“We’re trying to help these officers that have been hurt, and we’re going to do it,” says an enthusiastic Dean. “Besides, they’re always there to save us.”
Dean has collaborated with a team of engineers and designers in a matter of a few months to bring forth the meth-detector technology. It’s a simple idea hatched into a fully functional prototype, and now Dean hopes to market his detectors to law-enforcement professionals in Utah and the rest of the country. So far, he’s been working with state agencies ranging from the Commissioner of Public Safety’s Office to the Governor’s Office of Economic Development.
“My personal opinion is that this technology is absolutely state of the art,” says Scott Duncan, commissioner of Utah Public Safety. Duncan is also a member of the Utah Meth Cop project, a coalition of law enforcement and research partners who, since September 2007, has been working to get detoxification treatment for police and emergency responders who have been exposed to toxic meth chemicals.
“It has the potential of not only helping law enforcement but also the common citizen in a situation where meth may have been used,” Duncan says, adding that Public Safety is interested in the product but will wait until it hits the market before finalizing any purchase deals.
Law enforcement authorities are especially interested in Dean’s first responder’s detector, which would give law enforcement a better idea of the meth-toxicity levels of homes they enter during raids.
“The mobile meth detector is kind of like an old time deputy’s badge,” says Dean, of the detector he’s marketing specifically for first responders. “They can wear it on their chest and it lets them know how toxic it is inside [a home or building], and they can then use their judgment as to whether or not they need to stay inside or for how long.”
“I’m currently going through meth detoxification right now,” says Lt. Bob Shober of the West Jordan Police Department. Shober was exposed during raids in the 80s, before the dangers to police were fully realized. “I think any technology like this can be very useful.” Shober points out, however, the need may not be as pressing, since meth labs have been on the decline since recent crackdowns.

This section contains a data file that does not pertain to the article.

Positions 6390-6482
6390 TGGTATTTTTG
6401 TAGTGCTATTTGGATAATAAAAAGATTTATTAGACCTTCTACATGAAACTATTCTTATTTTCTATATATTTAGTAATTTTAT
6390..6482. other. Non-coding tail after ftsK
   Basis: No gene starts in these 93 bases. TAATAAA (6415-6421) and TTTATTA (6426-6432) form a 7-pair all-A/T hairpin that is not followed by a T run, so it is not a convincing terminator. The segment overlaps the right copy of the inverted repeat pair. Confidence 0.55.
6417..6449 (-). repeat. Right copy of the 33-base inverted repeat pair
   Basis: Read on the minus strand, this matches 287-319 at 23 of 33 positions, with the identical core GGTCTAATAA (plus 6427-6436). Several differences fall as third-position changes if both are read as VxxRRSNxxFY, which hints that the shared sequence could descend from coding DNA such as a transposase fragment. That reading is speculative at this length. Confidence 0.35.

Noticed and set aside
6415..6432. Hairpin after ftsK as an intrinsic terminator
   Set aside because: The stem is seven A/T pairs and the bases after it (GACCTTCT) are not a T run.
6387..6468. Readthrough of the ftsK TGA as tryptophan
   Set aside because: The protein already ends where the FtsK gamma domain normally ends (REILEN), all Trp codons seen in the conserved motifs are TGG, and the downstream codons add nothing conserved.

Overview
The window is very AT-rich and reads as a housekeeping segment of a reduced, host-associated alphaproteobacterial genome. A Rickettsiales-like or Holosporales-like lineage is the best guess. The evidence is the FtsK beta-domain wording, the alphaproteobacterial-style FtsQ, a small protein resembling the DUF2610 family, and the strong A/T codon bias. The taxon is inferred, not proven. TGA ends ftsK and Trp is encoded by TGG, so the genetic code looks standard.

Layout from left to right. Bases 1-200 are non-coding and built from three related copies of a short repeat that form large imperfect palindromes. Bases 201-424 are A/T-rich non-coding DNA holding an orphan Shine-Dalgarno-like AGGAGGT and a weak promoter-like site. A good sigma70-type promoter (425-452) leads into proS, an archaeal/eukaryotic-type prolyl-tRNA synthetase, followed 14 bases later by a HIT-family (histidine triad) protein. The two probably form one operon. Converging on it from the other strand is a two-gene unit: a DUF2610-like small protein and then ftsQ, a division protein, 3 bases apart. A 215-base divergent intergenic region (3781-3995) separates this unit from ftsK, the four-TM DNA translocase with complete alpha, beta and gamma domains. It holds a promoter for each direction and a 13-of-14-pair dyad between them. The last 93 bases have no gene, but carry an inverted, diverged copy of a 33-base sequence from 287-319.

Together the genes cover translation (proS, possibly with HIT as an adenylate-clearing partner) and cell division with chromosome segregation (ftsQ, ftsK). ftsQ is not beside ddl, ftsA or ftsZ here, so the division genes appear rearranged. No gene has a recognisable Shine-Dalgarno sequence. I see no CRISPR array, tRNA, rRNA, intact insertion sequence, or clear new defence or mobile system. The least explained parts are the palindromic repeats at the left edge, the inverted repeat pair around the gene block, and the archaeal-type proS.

Dean has also created a home detector available to the public ($39.95) that he says can detect if a residence was a former meth lab. “Anyone can use it—realtors, the public, it’s pretty neat.” The other device is a simple paper strip that Dean says can test an individual to see if he or she has used meth recently. “Meth is so toxic that if a person used it long enough, that when they sweat, it will stain their shirt orange.” With the paper strip, a chemical mixes with trace elements of meth secreted from a person’s skin glands, and changes color to identify whether the person has used meth recently.
Dean, who’s been in the upholstery business for more than 30 years, finds making inventions a fun challenge but a lot of work. “Yeah, I heard the idea [meth detection] mentioned in USA Today once, and I took it and ran with it and after many, many, many hours of work, we got ourselves a pretty neat deal!”
Unlike other inventors, however, Dean isn’t looking for name recognition. In fact, he mostly credits his team. “I’m just one piece of the puzzle. Where I’m weak, they’re strong, and where they’re weak, I’m pretty OK,” Dean says with a chuckle. Besides his engineers and law enforcement contacts, Dean is indebted to his other silent partner.
“I get my inspiration from the Lord. I don’t know anything, I’m just an upholstery guy. I owe him big-time for clueing me in to his intellectual side.”